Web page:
It's a small town, so property is at a premium.

In a small downtown with little to nothing happening while school was out of session, we fit right in at the bar full of folks searching for good beer.  I started slowly enough with Northern Lite, a golden beer with light body and flavor that was recommended for folks who aren’t tremendously adventurous with their beer selection. While it might not have been up my alley, the wisdom behind brewing this kind of ale in an isolated pub like this one is undeniable. If people want to drink something that is light and crisp and you don’t have this type of beer on tap they’ll go across the street where they can find a cheap macro. The right thing to do is brew this type of light beer with proper quality and hope to sway them toward the solid local beers available.

Hopefully one isn't enough, and they gain an adventurous streak after a beer or two!

I want to digress for a minute to rant about why small pubs like this need to invest in their atmosphere and why it matters to me. As a proponent of craft beer in almost every situation I think it helps me make a good case for craft beer when the presentation in a place is spot on. Here at North Country it was obvious that the pub had ceased to be the local spot to drink and had become the go-to for entertainment in this small college town. By offering live music and a solid menu it grew beyond the confines of a local brewery and embodied the town’s spirit. The outside area hosted college age kids who wanted to relax in the sun, and the indoor tables were filled with families celebrating birthdays and a night on the town. The bar held regulars clamoring for specialty brews, and the front door led you directly into the path of the evening’s musical entertainment. This is good for craft beer. This is good for communities. This is good for the business. This is good for people like me who want to prove that craft beer is an awesome influence around North America. /end rant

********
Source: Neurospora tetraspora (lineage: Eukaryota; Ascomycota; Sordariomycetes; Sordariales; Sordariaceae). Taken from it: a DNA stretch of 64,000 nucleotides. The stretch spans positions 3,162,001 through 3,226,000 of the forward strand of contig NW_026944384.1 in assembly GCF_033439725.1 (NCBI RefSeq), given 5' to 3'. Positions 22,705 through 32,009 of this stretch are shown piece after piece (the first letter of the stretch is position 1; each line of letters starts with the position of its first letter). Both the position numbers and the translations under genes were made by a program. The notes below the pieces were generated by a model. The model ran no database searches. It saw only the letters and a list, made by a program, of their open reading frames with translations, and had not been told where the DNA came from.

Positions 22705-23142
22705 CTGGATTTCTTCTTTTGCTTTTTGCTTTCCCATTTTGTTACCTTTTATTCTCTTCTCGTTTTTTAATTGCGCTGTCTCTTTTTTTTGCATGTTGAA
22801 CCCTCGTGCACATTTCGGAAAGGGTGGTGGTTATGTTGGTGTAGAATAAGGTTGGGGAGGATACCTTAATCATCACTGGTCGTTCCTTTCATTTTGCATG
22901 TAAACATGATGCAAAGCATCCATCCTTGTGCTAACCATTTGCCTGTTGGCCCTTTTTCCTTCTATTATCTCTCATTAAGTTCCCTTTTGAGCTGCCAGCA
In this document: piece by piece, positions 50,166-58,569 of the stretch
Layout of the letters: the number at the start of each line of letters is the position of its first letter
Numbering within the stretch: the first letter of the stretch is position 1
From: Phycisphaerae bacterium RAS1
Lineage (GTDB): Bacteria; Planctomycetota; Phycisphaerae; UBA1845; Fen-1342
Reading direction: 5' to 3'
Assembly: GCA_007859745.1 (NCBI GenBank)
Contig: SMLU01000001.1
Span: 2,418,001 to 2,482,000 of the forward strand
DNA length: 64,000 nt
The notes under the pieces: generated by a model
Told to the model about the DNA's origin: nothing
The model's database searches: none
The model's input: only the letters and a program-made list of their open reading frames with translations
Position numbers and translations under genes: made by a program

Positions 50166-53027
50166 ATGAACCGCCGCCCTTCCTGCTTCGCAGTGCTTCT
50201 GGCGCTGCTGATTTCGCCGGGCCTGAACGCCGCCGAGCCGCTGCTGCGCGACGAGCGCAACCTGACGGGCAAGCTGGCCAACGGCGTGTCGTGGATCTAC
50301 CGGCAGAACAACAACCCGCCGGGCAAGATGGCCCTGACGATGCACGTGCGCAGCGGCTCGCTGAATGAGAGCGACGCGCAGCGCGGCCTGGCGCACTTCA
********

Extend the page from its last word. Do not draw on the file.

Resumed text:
The aforementioned outdoor area

Back to the beers – I moved down the list with a fair amount of haste and landed on their Firehouse Red. A malty treat after the light beer before it mellowed nicely as it warmed and had just enough balance from hop to dry out the sweet malts. Solidly tasty and gone before I could think about my next drink I asked for a bit of advice. Which beer would they recommend if I wanted to keep it malty? The Breakfast Blend Mild was on offer and hit the spot nicely, another balanced beer with a low enough ABV that it didn’t put me on my ass. The brew poured very light brown, almost the color of light malt syrup, and had that faint waft of candy sweetness that I admire in malty beer. (My milds tend to come out a bit heavy, probably because I let them ferment too long) While my favorite might still be the Ruby Mild from Magnolia on cask this was a tremendous beer to find as I love good milds. I took a few sips of my Co-Pilots pints as well, all tasty but not what I was after at the moment. 

Satisfied with my tasting and ready for a quick nap after a 2 hour drive and only McDonald’s available for lunch we headed over to the local parking lot for a quick snooze. It wouldn’t be long before I would be back on the road again and headed into our next stop… But that’s a story for another day. Good drinking until then.